Nicole
she/her/hers
This blog is a little of everything and a lot of inconsistency. I am Queen of the Queue and over-tag everything, so don't be afraid to ask me to tag something for you. I am planning a hobbit hole and you should talk to me about your dream house. Also Tamora Pierce. And The Posterchildren. As well as anything that's weighing you down (I am nearly guaranteed to be on your side).
Profile picture courtesy of Raya

 

Most of us were raised to think love is fire, passion, and prolonged bouts of giddiness and strained emotions. The quieter kind of love looks kinda boring on the surface, even cool-hearted. Nobody wants that at first. Some people never learn how wonderful it is to be friends with a lover or spouse, to know that here is someone you can be yourself around, and they will love you anyway, sometimes not in spite of your worse characteristics, but because of them. That kind of lover will stay with you through thick and thin, will make you feel valued always, and will make any disastrous occasion seem less so because you are with that person.

Tamora Pierce (source)

________________________________________________________________

I’m just rediscovering these books and this woman after about two and a half years of developing emotionally and personally (and falling in love). Turns out, hers are the books I want my future children (especially daughters) to read not just because they’re exciting and well-written, but because the characters make good value judgments and are good role models not just for how to behave, but how to treat others.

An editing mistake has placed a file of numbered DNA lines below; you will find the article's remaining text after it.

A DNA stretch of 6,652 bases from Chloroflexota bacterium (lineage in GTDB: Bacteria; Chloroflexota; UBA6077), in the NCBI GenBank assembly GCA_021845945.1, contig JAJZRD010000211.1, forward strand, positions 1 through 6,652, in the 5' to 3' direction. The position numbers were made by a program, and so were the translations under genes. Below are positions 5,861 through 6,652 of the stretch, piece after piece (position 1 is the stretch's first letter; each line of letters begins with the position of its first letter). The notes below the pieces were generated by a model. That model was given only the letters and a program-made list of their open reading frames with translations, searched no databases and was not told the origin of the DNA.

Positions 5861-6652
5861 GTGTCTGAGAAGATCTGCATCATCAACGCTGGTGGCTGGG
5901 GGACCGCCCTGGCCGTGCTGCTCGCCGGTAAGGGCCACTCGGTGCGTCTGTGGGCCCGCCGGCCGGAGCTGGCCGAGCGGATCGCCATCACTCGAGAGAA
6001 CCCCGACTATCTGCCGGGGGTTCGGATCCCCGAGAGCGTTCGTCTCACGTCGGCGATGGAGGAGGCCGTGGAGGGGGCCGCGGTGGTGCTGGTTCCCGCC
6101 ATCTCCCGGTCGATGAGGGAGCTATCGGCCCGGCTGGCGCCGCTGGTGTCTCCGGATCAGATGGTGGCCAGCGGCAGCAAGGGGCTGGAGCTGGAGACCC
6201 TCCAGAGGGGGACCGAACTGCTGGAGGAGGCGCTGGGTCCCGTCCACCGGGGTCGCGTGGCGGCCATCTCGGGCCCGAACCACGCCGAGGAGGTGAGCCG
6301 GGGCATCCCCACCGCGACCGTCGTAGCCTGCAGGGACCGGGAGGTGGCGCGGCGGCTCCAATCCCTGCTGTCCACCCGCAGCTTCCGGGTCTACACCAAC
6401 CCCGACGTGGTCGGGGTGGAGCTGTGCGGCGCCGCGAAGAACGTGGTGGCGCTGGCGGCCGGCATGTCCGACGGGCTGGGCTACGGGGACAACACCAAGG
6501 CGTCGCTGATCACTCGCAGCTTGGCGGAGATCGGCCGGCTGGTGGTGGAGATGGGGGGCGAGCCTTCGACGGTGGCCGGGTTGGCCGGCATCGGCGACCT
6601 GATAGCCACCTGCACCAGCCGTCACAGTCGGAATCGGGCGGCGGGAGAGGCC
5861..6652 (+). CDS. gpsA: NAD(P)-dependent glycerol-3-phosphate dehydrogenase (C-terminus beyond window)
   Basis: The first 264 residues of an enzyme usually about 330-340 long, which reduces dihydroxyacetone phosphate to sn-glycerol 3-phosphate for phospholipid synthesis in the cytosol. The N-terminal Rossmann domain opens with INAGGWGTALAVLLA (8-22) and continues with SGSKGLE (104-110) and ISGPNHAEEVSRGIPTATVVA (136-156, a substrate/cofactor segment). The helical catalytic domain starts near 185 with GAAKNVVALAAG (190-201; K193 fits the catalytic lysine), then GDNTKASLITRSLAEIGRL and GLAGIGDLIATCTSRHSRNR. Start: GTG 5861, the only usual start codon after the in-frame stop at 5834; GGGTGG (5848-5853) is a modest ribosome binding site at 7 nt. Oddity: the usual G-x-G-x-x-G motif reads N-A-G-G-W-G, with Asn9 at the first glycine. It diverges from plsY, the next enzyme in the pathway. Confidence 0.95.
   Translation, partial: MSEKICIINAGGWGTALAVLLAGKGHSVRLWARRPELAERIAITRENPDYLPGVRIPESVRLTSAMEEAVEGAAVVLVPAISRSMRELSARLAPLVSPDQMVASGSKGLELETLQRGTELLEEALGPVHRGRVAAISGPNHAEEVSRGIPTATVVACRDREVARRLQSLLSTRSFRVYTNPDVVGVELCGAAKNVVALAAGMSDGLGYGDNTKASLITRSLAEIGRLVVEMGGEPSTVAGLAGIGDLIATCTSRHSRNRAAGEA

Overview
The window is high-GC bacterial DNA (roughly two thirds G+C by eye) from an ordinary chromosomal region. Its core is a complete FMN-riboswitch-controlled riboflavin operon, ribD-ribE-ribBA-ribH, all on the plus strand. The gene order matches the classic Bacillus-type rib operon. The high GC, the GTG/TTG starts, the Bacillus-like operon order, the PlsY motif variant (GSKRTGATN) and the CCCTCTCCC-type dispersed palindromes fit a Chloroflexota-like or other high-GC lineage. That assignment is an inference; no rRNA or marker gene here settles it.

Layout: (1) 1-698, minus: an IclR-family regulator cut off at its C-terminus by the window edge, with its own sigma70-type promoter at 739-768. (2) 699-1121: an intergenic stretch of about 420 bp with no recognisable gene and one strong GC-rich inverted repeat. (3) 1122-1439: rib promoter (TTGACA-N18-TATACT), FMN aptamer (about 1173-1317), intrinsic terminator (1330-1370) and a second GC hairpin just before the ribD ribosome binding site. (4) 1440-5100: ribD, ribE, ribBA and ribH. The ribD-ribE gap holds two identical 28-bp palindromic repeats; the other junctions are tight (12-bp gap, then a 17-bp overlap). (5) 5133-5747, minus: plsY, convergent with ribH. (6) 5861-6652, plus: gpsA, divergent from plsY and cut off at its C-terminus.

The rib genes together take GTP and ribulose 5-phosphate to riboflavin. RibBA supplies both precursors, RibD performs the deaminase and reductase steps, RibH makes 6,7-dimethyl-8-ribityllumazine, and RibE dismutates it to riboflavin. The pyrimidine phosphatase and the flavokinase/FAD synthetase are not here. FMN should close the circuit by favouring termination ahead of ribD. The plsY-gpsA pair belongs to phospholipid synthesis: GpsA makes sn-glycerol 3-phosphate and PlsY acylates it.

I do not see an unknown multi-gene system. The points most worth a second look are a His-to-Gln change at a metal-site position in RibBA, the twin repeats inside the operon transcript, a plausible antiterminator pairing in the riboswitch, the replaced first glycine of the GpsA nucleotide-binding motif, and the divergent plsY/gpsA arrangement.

(via letmedicinebethyfood)

“Do what you love” disguises the fact that being able to choose a career primarily for personal reward is a privilege, a sign of socioeconomic class. Even if a self-employed graphic designer had parents who could pay for art school and co-sign a lease for a slick Brooklyn apartment, she can bestow DWYL as career advice upon those covetous of her success.

If we believe that working as a Silicon Valley entrepreneur or a museum publicist or a think-tank acolyte is essential to being true to ourselves, what do we believe about the inner lives and hopes of those who clean hotel rooms and stock shelves at big-box stores? The answer is: nothing.

This sentence has five words. Here are five more words. Five-word sentences are fine. But several together become monotonous. Listen to what is happening. The writing is getting boring. The sound of it drones. It’s like a stuck record. The ear demands some variety. Now listen. I vary the sentence length, and I create music. Music. The writing sings. It has a pleasant rhythm, a lilt, a harmony. I use short sentences. And I use sentences of medium length. And sometimes, when I am certain the reader is rested, I will engage him with a sentence of considerable length, a sentence that burns with energy and builds with all the impetus of a crescendo, the roll of the drums, the crash of the cymbals—sounds that say listen to this, it is important.

Gary Provost (via compasscross)

(Source: qmsd)